Diabetic Eye Treatments Could Include Monitoring, Medications, Laser Treatments, Or Surgery

When you have diabetes, it's important to see your eye doctor so the doctor can monitor or treat the changes that happen to your eyes due to diabetes. Diabetic retinopathy is a common complication of diabetes that could result in blindness if the condition isn't managed. Here are some diabetic eye treatments your doctor might consider depending on how severe your condition is and your age.

Frequent Monitoring

In the very early stages, your eye doctor might just want to watch your condition. You may need to go to the eye doctor every few months to have your eyes checked. When the doctor notices changes, they may recommend medical treatment. During this time, you'll want to manage your diabetes with medications and diet to keep your blood sugar under control. Avoiding high blood sugar might reduce the risk of eye complications.

Eye Medications

When your diabetic eye condition warrants it, your doctor might give you medications by injection in your eyes. Your eye is numbed first, so the procedure isn't painful. If you have swelling, the doctor might give you an injection with a small needle that contains a corticosteroid to reduce swelling.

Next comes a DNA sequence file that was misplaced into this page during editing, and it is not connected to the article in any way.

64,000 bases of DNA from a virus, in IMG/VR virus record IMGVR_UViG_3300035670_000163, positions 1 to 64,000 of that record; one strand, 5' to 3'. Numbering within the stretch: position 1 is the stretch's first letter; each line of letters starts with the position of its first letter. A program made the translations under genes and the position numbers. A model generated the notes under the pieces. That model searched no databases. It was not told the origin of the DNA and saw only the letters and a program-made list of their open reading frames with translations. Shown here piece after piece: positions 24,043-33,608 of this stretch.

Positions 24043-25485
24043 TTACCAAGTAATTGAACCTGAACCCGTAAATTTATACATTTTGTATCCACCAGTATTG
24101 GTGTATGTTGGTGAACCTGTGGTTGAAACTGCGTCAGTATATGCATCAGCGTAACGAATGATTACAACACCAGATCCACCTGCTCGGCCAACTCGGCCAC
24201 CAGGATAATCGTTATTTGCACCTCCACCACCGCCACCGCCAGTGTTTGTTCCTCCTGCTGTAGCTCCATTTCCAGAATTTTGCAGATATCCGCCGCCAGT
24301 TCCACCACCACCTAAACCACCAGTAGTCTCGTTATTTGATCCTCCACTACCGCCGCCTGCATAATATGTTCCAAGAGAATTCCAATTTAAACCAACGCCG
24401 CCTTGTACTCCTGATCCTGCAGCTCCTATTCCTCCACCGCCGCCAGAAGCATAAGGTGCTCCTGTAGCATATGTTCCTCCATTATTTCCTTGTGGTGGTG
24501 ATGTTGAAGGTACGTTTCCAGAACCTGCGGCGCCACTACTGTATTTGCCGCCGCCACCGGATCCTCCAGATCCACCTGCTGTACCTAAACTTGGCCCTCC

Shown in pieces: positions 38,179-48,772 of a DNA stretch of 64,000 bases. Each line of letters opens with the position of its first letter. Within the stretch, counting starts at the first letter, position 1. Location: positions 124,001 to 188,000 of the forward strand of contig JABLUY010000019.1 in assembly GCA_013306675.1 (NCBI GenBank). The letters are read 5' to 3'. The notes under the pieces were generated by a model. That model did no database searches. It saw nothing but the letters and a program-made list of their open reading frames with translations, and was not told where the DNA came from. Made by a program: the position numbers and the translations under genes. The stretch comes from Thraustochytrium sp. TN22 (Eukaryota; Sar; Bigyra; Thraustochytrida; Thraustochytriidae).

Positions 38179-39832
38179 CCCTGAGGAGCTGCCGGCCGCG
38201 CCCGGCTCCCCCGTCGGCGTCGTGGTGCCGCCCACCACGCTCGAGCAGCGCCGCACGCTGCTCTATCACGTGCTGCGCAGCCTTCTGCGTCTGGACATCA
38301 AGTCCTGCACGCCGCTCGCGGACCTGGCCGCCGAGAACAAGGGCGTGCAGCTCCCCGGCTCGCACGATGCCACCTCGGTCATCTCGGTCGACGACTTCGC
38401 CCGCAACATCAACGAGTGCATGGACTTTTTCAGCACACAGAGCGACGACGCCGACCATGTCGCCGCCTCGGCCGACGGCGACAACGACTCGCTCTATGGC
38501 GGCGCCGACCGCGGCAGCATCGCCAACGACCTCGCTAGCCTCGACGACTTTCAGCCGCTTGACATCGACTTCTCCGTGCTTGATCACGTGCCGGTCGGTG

Other medications your doctor may try are designed to decrease fluid in your eye and stop unnatural blood vessel growth. You may need to have these injections periodically for the long term. These are given alone or with laser treatments.

Laser Treatments

Laser treatments are a diabetic eye treatment that reduces bleeding and shrinks abnormal blood vessels in your eye. These treatments can be taken in the eye clinic in one or more sessions. The treatments can cause blood vessels to scar and then shrivel so they no longer leak blood into your eye. These treatments could potentially cause you to lose color vision and peripheral vision, but your central vision could be saved.


In some cases, surgery might be needed. The doctor can remove blood buildup, abnormal vessels, and scar tissue that's affecting your retina. The surgery might be done with local or general anesthesia. You'll probably just have one eye done at a time since you'll need to wear an eye patch for a while after the operation.

Once you start diabetic eye treatment, you'll need frequent eye checks to make sure the treatment is effective. If not, the eye doctor may need to try a different approach. The treatments may not reverse your diabetic eye disease, but they can slow down its progression to help you avoid severe vision loss or blindness.

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